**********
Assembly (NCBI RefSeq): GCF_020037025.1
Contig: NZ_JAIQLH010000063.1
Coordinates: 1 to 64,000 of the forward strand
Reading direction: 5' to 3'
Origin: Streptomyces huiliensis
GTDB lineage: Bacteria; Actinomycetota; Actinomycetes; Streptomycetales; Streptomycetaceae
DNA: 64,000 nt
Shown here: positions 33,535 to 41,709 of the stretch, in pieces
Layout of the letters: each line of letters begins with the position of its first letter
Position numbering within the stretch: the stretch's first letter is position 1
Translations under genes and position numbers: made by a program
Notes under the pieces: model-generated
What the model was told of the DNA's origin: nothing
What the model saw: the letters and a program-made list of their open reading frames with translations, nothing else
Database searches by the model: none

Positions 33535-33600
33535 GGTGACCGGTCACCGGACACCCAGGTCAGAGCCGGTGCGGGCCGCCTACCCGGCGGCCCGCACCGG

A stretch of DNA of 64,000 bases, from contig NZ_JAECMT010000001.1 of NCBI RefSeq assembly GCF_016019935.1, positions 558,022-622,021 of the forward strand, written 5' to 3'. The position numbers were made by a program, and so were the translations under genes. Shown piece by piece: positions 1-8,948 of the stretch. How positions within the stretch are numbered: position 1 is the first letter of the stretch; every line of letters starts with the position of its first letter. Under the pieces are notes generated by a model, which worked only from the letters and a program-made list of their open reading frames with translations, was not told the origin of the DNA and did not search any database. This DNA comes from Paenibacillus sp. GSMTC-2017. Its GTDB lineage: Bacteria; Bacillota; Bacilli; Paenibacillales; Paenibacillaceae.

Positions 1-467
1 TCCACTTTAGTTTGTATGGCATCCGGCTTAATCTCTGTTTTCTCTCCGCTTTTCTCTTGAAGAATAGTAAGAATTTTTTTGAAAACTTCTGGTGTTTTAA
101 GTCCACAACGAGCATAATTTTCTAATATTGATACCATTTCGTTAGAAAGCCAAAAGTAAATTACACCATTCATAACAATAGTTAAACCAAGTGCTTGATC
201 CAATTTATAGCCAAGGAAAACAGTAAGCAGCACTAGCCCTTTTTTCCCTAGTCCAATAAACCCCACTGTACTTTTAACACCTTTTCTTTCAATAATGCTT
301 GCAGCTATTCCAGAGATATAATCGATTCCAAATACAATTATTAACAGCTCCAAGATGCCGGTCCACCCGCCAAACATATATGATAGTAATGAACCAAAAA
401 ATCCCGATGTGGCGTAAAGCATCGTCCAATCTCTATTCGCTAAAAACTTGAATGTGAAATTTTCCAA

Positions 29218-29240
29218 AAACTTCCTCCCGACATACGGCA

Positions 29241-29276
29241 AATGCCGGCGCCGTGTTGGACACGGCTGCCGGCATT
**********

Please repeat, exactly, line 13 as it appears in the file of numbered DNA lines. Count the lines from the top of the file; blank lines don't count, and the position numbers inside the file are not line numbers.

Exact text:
What the model was told of the DNA's origin: nothing